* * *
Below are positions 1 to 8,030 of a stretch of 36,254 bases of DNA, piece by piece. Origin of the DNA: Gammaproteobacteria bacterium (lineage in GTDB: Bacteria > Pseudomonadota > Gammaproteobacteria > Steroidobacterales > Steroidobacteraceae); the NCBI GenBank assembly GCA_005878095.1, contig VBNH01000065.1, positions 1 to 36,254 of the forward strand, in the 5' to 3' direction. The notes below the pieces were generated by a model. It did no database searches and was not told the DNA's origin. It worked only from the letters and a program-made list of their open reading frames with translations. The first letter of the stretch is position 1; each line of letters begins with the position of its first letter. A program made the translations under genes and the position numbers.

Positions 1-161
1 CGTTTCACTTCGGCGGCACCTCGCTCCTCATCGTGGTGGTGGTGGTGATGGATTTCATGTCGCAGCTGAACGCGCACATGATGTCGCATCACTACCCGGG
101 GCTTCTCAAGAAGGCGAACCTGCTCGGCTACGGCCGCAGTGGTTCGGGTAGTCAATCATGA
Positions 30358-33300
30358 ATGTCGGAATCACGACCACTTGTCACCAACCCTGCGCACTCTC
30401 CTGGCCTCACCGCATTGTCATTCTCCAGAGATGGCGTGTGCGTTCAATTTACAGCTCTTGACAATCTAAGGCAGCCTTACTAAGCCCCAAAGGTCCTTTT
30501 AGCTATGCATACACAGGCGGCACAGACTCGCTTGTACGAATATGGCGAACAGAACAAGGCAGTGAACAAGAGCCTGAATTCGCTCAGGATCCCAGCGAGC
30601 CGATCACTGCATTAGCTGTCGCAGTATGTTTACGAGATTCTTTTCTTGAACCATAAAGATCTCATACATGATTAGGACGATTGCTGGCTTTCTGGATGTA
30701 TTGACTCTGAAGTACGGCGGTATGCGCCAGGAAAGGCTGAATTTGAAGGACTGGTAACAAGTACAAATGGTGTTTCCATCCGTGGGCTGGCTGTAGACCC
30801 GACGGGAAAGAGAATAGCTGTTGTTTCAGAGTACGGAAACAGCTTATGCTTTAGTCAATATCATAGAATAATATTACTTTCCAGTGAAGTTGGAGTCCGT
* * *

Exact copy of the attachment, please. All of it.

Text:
Below are positions 1 to 8,030 of a stretch of 36,254 bases of DNA, piece by piece. Origin of the DNA: Gammaproteobacteria bacterium (lineage in GTDB: Bacteria > Pseudomonadota > Gammaproteobacteria > Steroidobacterales > Steroidobacteraceae); the NCBI GenBank assembly GCA_005878095.1, contig VBNH01000065.1, positions 1 to 36,254 of the forward strand, in the 5' to 3' direction. The notes below the pieces were generated by a model. It did no database searches and was not told the DNA's origin. It worked only from the letters and a program-made list of their open reading frames with translations. The first letter of the stretch is position 1; each line of letters begins with the position of its first letter. A program made the translations under genes and the position numbers.

Positions 1-161
1 CGTTTCACTTCGGCGGCACCTCGCTCCTCATCGTGGTGGTGGTGGTGATGGATTTCATGTCGCAGCTGAACGCGCACATGATGTCGCATCACTACCCGGG
101 GCTTCTCAAGAAGGCGAACCTGCTCGGCTACGGCCGCAGTGGTTCGGGTAGTCAATCATGA
Positions 30358-33300
30358 ATGTCGGAATCACGACCACTTGTCACCAACCCTGCGCACTCTC
30401 CTGGCCTCACCGCATTGTCATTCTCCAGAGATGGCGTGTGCGTTCAATTTACAGCTCTTGACAATCTAAGGCAGCCTTACTAAGCCCCAAAGGTCCTTTT
30501 AGCTATGCATACACAGGCGGCACAGACTCGCTTGTACGAATATGGCGAACAGAACAAGGCAGTGAACAAGAGCCTGAATTCGCTCAGGATCCCAGCGAGC
30601 CGATCACTGCATTAGCTGTCGCAGTATGTTTACGAGATTCTTTTCTTGAACCATAAAGATCTCATACATGATTAGGACGATTGCTGGCTTTCTGGATGTA
30701 TTGACTCTGAAGTACGGCGGTATGCGCCAGGAAAGGCTGAATTTGAAGGACTGGTAACAAGTACAAATGGTGTTTCCATCCGTGGGCTGGCTGTAGACCC
30801 GACGGGAAAGAGAATAGCTGTTGTTTCAGAGTACGGAAACAGCTTATGCTTTAGTCAATATCATAGAATAATATTACTTTCCAGTGAAGTTGGAGTCCGT